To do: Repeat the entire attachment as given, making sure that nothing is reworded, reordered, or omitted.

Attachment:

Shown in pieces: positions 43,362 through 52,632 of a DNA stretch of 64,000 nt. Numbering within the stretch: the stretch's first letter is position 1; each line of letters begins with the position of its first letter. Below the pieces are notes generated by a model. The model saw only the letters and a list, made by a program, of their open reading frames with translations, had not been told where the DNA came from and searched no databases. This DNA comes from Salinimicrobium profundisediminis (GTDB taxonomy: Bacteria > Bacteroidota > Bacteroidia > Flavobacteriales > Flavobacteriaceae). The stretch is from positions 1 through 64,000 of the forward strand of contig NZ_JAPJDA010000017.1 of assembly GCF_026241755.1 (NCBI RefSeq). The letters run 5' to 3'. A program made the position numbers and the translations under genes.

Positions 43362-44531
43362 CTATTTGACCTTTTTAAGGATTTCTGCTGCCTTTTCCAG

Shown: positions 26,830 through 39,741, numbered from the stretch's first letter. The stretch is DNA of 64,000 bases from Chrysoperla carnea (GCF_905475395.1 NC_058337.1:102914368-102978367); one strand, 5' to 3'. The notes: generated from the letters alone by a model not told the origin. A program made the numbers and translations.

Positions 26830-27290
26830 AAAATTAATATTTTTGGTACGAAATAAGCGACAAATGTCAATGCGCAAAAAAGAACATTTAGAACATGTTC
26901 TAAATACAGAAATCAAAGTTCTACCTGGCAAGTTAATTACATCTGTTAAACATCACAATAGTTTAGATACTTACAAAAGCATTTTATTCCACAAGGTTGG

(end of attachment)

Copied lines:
Shown in pieces: positions 43,362 through 52,632 of a DNA stretch of 64,000 nt. Numbering within the stretch: the stretch's first letter is position 1; each line of letters begins with the position of its first letter. Below the pieces are notes generated by a model. The model saw only the letters and a list, made by a program, of their open reading frames with translations, had not been told where the DNA came from and searched no databases. This DNA comes from Salinimicrobium profundisediminis (GTDB taxonomy: Bacteria > Bacteroidota > Bacteroidia > Flavobacteriales > Flavobacteriaceae). The stretch is from positions 1 through 64,000 of the forward strand of contig NZ_JAPJDA010000017.1 of assembly GCF_026241755.1 (NCBI RefSeq). The letters run 5' to 3'. A program made the position numbers and the translations under genes.

Positions 43362-44531
43362 CTATTTGACCTTTTTAAGGATTTCTGCTGCCTTTTCCAG

Shown: positions 26,830 through 39,741, numbered from the stretch's first letter. The stretch is DNA of 64,000 bases from Chrysoperla carnea (GCF_905475395.1 NC_058337.1:102914368-102978367); one strand, 5' to 3'. The notes: generated from the letters alone by a model not told the origin. A program made the numbers and translations.

Positions 26830-27290
26830 AAAATTAATATTTTTGGTACGAAATAAGCGACAAATGTCAATGCGCAAAAAAGAACATTTAGAACATGTTC
26901 TAAATACAGAAATCAAAGTTCTACCTGGCAAGTTAATTACATCTGTTAAACATCACAATAGTTTAGATACTTACAAAAGCATTTTATTCCACAAGGTTGG